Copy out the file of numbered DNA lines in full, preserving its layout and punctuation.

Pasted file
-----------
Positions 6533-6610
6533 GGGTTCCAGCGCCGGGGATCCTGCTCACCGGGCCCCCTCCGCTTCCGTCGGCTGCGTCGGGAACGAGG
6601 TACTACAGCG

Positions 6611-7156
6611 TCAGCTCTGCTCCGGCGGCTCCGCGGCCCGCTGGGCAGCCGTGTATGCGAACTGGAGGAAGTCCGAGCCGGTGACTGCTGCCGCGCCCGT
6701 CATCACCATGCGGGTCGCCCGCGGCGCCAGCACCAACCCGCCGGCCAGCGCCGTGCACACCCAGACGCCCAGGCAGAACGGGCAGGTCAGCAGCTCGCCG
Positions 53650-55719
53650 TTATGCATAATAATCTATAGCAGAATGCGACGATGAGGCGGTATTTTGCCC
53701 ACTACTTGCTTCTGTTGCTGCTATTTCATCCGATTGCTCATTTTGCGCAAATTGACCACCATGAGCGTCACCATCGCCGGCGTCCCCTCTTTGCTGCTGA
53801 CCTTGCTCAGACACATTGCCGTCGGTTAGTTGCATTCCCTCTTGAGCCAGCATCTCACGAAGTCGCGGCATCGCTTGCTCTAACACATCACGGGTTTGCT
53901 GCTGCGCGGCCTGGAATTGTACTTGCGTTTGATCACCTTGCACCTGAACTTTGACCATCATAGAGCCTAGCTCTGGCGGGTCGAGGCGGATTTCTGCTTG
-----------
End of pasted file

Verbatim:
Positions 6533-6610
6533 GGGTTCCAGCGCCGGGGATCCTGCTCACCGGGCCCCCTCCGCTTCCGTCGGCTGCGTCGGGAACGAGG
6601 TACTACAGCG

Positions 6611-7156
6611 TCAGCTCTGCTCCGGCGGCTCCGCGGCCCGCTGGGCAGCCGTGTATGCGAACTGGAGGAAGTCCGAGCCGGTGACTGCTGCCGCGCCCGT
6701 CATCACCATGCGGGTCGCCCGCGGCGCCAGCACCAACCCGCCGGCCAGCGCCGTGCACACCCAGACGCCCAGGCAGAACGGGCAGGTCAGCAGCTCGCCG
Positions 53650-55719
53650 TTATGCATAATAATCTATAGCAGAATGCGACGATGAGGCGGTATTTTGCCC
53701 ACTACTTGCTTCTGTTGCTGCTATTTCATCCGATTGCTCATTTTGCGCAAATTGACCACCATGAGCGTCACCATCGCCGGCGTCCCCTCTTTGCTGCTGA
53801 CCTTGCTCAGACACATTGCCGTCGGTTAGTTGCATTCCCTCTTGAGCCAGCATCTCACGAAGTCGCGGCATCGCTTGCTCTAACACATCACGGGTTTGCT
53901 GCTGCGCGGCCTGGAATTGTACTTGCGTTTGATCACCTTGCACCTGAACTTTGACCATCATAGAGCCTAGCTCTGGCGGGTCGAGGCGGATTTCTGCTTG